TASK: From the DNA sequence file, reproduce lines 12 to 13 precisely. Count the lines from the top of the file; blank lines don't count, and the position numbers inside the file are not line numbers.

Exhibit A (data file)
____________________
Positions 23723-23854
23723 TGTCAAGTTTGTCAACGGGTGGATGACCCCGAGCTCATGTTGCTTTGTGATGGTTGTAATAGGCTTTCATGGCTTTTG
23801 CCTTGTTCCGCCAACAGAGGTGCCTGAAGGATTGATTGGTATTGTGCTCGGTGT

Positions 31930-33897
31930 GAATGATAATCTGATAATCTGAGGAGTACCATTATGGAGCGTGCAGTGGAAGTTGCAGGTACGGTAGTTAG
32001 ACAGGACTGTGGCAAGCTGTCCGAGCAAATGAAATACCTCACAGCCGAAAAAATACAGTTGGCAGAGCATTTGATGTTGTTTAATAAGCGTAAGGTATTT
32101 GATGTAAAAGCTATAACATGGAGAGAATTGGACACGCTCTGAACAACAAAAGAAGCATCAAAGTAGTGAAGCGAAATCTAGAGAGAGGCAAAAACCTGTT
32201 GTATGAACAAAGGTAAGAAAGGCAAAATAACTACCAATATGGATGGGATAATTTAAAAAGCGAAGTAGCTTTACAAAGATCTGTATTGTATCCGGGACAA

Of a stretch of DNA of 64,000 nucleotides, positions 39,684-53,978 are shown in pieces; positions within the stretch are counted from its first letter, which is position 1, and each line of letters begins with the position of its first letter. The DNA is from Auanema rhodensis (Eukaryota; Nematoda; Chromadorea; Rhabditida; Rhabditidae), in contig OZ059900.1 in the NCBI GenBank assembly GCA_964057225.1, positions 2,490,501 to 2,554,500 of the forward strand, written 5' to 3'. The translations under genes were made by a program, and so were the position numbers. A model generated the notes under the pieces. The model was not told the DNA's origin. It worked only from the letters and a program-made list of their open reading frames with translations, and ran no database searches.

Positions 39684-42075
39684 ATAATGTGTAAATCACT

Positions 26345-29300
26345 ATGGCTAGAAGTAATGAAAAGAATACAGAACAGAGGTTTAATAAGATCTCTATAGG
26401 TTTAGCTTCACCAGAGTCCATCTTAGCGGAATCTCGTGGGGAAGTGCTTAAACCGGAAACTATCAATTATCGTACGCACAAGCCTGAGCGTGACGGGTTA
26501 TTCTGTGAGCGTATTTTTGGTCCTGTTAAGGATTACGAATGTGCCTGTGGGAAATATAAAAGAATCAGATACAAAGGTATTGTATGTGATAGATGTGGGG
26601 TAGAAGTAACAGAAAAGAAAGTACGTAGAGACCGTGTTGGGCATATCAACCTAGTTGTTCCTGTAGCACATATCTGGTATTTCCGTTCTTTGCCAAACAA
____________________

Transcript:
Positions 26345-29300
26345 ATGGCTAGAAGTAATGAAAAGAATACAGAACAGAGGTTTAATAAGATCTCTATAGG